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New Boston Committeeman Replies

The Mail


To the Editors of the CRIMSON:

I was greatly depressed to read the article entitled "The Giveaway" which in my opinion misrepresented the role that the Republican Party can play in Boston politics. As an officer of the New Boston Committee, I wish further to clarify the position of our organization in the coming election.

The author of this article did not reveal the Republican "strength" in Boston by stating merely that the GOP has a minimum of 75,000 votes. He neglects to mention that the Democrats have a minimum strength of at least twice that number, and that according to both the registration rolls and the results of recent state and national elections, Party labels do not appear on the ballot. The leading candidates for municipal office are invariably Democratic. Republicans could not elect one of their men as mayor with the help of Aladdin's Lamp, but they can and do exert considerable influence as to what Democrats are elected--frequently having an obvious balance-of-power. It was only with solid Republican backing that Secretary of Labor Tobin and Mayor Hynes have been able to defeat former Mayor Curley in recent elections. It is difficult for a Democrat to be elected Mayor without some Republican support.

But if it is difficult for a Democrat to win in Boston without Republican support, it is inconceivable that any Republican can be elected without considerable Democratic backing. For this reason, Mr. Potter's reasoning is misleading and fallacious. It is true, as he says, that the Republicans with united effort could have gotten their five candidates among the top eighteen to qualify for the November final election to the City Council. Once nominated, however, the Republicans would have been sure to lose in November. Only 27,000 votes were needed to qualify a candidate in the recent primary but a candidate will need about half the electorate--well over 100,000 votes--to win the final election. No Republican slate could get any such total...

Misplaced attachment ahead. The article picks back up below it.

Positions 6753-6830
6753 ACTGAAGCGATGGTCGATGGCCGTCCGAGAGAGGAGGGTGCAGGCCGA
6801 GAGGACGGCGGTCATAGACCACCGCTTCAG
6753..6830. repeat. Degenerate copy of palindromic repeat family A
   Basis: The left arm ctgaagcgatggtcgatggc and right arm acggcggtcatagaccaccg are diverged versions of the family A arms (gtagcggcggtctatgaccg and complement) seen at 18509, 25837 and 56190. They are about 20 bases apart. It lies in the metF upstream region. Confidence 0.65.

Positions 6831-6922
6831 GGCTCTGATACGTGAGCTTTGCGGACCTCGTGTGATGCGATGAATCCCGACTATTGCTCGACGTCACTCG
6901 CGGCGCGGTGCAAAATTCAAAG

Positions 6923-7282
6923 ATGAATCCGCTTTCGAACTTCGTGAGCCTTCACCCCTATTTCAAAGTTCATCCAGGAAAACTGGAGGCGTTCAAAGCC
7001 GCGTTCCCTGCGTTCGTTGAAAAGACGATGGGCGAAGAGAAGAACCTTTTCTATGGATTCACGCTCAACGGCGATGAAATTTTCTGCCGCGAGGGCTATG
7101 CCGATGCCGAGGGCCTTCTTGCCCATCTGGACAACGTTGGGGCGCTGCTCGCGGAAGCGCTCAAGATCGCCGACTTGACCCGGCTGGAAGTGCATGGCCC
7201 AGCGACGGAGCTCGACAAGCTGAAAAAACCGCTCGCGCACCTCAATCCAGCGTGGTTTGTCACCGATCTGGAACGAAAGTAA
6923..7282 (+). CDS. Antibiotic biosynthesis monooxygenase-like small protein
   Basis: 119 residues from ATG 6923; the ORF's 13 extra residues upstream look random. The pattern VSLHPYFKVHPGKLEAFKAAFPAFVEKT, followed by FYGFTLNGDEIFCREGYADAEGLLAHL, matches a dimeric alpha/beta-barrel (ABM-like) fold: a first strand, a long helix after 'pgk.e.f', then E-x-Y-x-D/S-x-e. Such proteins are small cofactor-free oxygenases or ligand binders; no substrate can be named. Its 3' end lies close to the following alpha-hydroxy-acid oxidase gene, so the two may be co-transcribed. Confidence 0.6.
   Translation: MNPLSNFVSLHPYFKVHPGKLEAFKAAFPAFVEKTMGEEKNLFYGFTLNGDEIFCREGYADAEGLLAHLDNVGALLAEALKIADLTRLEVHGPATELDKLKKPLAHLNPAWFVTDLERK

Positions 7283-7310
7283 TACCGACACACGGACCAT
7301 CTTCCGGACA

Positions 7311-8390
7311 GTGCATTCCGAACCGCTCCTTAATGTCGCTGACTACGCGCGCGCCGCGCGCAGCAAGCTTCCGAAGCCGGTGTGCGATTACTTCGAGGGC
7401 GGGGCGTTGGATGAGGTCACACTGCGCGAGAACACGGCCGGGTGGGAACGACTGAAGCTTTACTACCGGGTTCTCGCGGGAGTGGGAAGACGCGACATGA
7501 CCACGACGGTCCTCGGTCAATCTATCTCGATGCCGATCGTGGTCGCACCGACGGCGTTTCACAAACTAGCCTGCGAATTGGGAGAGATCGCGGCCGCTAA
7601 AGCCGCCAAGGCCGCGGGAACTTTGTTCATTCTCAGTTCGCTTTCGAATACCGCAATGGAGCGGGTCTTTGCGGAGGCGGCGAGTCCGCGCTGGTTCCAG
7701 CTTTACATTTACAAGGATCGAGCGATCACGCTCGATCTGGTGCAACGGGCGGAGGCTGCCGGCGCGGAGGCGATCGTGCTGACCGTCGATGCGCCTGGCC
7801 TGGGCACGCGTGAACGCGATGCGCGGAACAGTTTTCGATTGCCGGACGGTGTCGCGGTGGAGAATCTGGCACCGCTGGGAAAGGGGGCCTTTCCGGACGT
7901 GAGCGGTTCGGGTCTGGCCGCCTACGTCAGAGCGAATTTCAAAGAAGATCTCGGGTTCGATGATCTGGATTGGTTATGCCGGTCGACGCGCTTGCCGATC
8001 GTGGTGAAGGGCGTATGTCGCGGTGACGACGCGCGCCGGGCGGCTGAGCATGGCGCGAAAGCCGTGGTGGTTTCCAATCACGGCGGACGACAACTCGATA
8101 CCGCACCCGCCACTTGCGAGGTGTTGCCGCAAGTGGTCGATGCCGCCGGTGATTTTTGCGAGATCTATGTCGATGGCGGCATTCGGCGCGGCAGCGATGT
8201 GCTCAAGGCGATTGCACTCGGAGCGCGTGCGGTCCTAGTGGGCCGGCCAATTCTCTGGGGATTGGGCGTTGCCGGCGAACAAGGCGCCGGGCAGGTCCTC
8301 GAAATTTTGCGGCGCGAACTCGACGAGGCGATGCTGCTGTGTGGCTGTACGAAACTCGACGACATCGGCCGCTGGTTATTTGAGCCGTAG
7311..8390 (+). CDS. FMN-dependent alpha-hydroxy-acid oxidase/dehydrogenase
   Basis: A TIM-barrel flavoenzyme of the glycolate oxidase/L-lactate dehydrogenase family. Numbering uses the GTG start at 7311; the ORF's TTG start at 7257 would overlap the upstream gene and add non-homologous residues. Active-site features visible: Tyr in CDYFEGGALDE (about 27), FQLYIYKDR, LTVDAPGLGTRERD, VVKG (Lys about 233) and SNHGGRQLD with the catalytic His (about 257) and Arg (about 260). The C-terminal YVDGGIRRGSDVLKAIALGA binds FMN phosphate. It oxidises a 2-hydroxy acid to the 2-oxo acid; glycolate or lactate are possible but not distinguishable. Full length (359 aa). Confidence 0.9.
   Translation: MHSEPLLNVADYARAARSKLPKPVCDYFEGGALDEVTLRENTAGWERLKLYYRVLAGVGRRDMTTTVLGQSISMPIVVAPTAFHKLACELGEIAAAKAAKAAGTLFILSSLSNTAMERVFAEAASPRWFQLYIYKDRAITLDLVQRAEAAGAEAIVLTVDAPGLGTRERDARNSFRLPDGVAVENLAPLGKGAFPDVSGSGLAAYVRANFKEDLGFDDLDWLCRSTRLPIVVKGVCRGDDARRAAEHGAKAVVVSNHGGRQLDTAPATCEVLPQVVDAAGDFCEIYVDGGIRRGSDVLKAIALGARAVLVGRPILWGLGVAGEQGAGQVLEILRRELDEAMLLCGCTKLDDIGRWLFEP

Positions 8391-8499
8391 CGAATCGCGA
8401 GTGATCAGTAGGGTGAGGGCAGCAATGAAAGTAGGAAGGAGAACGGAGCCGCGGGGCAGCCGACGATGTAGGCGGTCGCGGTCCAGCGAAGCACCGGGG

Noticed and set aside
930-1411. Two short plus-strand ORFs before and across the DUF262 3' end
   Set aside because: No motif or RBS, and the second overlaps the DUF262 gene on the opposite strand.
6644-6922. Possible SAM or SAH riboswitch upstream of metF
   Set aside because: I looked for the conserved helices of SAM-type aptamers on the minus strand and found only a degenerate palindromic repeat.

Fortunately, most Republicans realized that a partisan approach was doomed, and supported the candidates of both parties backed by the New Boston Committee. All of our candidates were nominated. The two Republicans supported by the NBC, Mr. Chase and Mr. Freidman, gentlemen about whom Mr. Potter obviously knows nothing, received very handsome support in most predominantly Democratic areas of the City.

We of the New Boston Committee are proud of our success in this September primary. We hope to do as well in November and thus become as effective a political organization as is the Cambridge Civic Association across the River. We are trying to unite Democrats who are willing to support qualified Republics, Republicans who will vote for honest and upright Democrats, and Independents who will vote for good men of either party. We are presenting to the electorate a slate of candidates for the City Council which include nine qualified gentlemen representing every geographical area and every prominent religious and ethnic group. We have candidates of both political parties and are trying our best to avoid favoring either Democrats or Republicans. In the narrow partisanship of the Republican City Committee warmly applauded by Mr. Potter we see one of the greatest dangers to the future success of our young organization.... James F. Ryan 3L

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